Monday, April 24, 2017

Inspirational Chapel Speaker on NVW 2017 : Alumna Dj. Wood'11, Saint Baldrick's Team

7:30 am YAC makes thank you cards for LD donors.  
The LD helped with all drives YAC facilitated.  
Thank LD for your giving hands and your kind hearts!

8:00 a.m.  Inspirational  National Volunteer Week 2017, Guest Speaker, Dj. Woods at UD Chapel

YAC Co-Vice-Presidents introduced alumna, Ladijah Wood'11 as YAC inspirational speaker for National Volunteer Week 2017.  D.J. PP here

Hi, my name is Dj and I have some good and bad news. The bad news in that this moment will only happen once in your lifetime and we don’t get to press the redo button on anything. A great philosopher once said “And life ain’t a rehearsal. The camera’s always rolling”. 

The good news is that nobody actually had their cameras rolling so we can redo that introduction for people who are going to watch this on social media later on. It’s early and it’s Monday and I know when I was in your position a few years ago, the only thing on my mind as I sat in chapel was sleep and what was for lunch. 
So, indulge me for a moment. Allow me to reintroduce myself. Good morning! My name is LaDijah Wood. I’m a graduate of Casady School (Class of 2011), a Class of 2015 graduate of Philander Smith College, a private HBCU in Little Rock, I’m an aspiring dentist and I am the only me you will ever meet in your life. Over the next couple of minutes, I want to talk to you guys about this week’s theme – Service Unites, my experience with service, and the importance of serving others.

      Let’s take it back in time really quickly to the most awkward years of my life. That’s right, I’m talking about….high school. I was 13 years old when I first came to this school and I was the youngest person in my freshman class.  Naturally, since I was a lot younger than my classmates, I found myself feeling out of place. Even though I came to Casady with my older sister, I still found myself feeling a lot like a fish out of water, struggling to find at least a small puddle to sustain me. It wasn’t until I found a hidden treasure tucked away in Lee Lecture Hall that I was reintroduced to myself. That treasure was then called the Youth and Adult Advisory Council or YAC as we so lovingly knew it.

My first year as a member of YAC meant more to me than just being a part of a club. I became part of a family. My family included people from different cultures and backgrounds but we all desired to leave our school and community a little better than when we found it. When we came together, we had a single heartbeat for a common purpose. We were intentional agents of change. We were less concerned about how people would respond to our efforts and solely focused on achieving our goals. It was through YAC that I got the opportunity to travel to Minneapolis for the first time for the 2008 National Service Learning Conference. It was through conducting my first service project that I met my best friends of 10 years. It was through combining the things I love with my passion for serving others that the Casady Dance Crew (CDC) was born and we developed a partnership with the Boys and Girls Club of Oklahoma City.

Fast forward 6 years later, I am currently serving as an AmeriCorps VISTA member at the Regional Food Bank of Oklahoma. If you’re not familiar with AmeriCorps, it’s a national service program. Members are sent to different non-profit organizations across the country for a year to serve as a capacity builder, laying a solid foundation for future members to add to. While I’ve always been sure of what I want to do since I was 3 years old, I decided to pursue AmeriCorps because I understand that my life is about more than just that one thing. It’s the compilation of many small elements coming together to create a masterpiece. I believe my larger purpose in life is to use my gifts, talents, and abilities to further someone else’s progression and that’s a call each of us has on our lives.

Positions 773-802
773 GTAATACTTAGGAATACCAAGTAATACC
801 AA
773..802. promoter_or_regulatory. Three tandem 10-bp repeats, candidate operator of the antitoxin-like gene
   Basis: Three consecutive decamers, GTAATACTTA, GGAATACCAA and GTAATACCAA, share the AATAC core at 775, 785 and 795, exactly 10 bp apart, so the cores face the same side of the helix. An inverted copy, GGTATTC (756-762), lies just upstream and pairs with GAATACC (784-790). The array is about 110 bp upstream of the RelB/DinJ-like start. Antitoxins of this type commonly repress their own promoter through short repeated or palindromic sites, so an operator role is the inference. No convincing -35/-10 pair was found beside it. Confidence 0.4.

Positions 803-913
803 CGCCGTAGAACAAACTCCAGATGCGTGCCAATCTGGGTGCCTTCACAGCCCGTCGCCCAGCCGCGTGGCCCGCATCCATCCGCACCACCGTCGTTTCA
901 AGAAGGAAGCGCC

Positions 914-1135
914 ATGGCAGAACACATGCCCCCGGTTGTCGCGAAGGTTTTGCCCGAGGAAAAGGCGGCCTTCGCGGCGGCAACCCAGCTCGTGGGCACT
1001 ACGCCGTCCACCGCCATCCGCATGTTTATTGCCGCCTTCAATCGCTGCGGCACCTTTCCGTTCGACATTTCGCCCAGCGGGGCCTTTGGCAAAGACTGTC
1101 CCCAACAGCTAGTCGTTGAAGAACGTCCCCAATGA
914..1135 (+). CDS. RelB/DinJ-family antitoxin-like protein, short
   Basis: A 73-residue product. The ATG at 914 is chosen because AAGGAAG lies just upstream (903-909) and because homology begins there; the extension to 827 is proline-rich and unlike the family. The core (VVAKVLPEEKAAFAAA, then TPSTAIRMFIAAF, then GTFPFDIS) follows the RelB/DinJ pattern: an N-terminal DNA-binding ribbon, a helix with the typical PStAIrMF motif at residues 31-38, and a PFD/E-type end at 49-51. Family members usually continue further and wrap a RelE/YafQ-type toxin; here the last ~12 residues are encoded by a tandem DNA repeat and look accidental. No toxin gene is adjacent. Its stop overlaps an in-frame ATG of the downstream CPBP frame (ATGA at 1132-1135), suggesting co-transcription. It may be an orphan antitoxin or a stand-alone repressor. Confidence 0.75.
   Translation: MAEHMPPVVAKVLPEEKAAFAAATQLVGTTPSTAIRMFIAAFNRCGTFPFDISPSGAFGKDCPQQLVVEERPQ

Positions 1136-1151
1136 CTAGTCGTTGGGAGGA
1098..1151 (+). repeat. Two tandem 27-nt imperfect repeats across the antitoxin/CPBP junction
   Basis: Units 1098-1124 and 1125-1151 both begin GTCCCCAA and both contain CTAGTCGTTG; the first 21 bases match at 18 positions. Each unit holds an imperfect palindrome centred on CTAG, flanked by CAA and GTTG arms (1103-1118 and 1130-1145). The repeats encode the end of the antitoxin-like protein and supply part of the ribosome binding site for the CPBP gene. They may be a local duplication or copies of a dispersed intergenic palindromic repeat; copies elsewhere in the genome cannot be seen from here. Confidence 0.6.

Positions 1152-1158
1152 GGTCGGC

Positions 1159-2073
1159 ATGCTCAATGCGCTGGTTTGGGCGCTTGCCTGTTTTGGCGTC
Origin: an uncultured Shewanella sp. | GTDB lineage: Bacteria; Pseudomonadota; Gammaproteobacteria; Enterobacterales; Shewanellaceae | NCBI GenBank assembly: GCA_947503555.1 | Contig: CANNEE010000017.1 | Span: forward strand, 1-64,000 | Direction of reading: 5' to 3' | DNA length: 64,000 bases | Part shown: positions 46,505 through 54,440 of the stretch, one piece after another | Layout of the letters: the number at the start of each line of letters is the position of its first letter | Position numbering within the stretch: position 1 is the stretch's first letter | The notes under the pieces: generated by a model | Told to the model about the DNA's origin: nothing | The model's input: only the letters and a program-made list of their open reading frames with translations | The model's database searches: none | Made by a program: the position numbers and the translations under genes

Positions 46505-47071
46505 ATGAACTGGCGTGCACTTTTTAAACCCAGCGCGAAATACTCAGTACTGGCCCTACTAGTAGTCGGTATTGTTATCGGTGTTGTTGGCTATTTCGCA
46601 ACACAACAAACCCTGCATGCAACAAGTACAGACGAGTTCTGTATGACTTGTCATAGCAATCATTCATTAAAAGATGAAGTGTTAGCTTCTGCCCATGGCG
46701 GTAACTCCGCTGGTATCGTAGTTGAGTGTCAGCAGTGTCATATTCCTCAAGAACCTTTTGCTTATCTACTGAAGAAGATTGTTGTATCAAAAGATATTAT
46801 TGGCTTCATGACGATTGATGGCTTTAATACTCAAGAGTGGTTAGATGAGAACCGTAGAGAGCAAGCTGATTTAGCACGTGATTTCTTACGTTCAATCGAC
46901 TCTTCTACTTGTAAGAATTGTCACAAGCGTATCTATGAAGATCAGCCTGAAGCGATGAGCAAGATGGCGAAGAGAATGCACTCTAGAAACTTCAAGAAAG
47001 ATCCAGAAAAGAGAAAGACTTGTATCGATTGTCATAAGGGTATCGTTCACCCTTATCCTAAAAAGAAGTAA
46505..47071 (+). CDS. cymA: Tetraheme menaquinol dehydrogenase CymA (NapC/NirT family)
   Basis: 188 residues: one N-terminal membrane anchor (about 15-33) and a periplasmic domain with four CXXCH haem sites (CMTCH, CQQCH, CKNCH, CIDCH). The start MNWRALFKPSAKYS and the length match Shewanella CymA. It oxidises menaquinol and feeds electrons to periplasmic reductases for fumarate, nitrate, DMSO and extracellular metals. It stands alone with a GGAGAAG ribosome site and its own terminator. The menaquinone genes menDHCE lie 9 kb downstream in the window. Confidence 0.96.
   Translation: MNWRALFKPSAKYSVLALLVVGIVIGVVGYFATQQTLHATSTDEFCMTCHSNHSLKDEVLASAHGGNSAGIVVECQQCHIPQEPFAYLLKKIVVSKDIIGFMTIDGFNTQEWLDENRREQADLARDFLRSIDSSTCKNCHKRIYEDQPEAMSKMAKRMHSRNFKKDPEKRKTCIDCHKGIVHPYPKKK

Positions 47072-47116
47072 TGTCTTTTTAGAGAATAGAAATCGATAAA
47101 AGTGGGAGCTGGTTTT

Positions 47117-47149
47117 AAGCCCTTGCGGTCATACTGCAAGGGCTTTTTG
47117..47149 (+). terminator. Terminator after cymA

Think about it – every skill that you have was because someone had to help you. None of us got to where we are now on our own. The same way someone gave us their time and energy to help uplift us, we have a duty to do the same.

Philippians 2:3-6 says “In whatever you do, don’t let selfishness or pride be your guide. Be humble, and honor others more that yourselves. Don’t be interested only in your own life, but care about the lives of others too”. 

In case you’re unware, there are people in our country that are struggling. There are people in our state that are struggling. Someone close to you could be struggling and you may never know. Most organizations asking for volunteers need them to be able to serve a population of people or to get a significant amount of work completed at a faster rate. If you choose not to come, work doesn’t get done and the amount of people benefiting from the fruits of your labor significantly drops. While there will likely be someone that comes along to volunteer for the same cause, what would happen if they choose not to come? Are you comfortable knowing that the people who are counting on you may not receive help on your watch? While each of us is just one of 7 billion plus people in the world, somebody is depending on you. You are here on this Earth, at this school, in this chapel for a reason. You have a purpose that’s so much greater than you can imagine. If we were meant to keep our gifts, talents, and abilities to ourselves, there would be no need for us to be here. The sooner we recognize that there are so many lives connected to ours, we can begin the conversation about uniting to serve with a purpose.